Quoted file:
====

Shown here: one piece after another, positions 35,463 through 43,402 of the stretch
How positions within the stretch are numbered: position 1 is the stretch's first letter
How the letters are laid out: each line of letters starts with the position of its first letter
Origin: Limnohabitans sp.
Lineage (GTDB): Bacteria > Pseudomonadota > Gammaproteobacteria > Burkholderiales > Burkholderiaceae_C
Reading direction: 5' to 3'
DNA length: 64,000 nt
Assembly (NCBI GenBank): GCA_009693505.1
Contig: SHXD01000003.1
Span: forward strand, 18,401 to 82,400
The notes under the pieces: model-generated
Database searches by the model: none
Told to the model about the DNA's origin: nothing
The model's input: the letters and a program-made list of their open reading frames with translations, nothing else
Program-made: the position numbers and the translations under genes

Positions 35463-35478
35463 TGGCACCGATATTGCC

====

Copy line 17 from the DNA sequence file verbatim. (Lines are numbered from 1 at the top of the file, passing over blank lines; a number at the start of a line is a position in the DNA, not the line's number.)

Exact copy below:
35463 TGGCACCGATATTGCC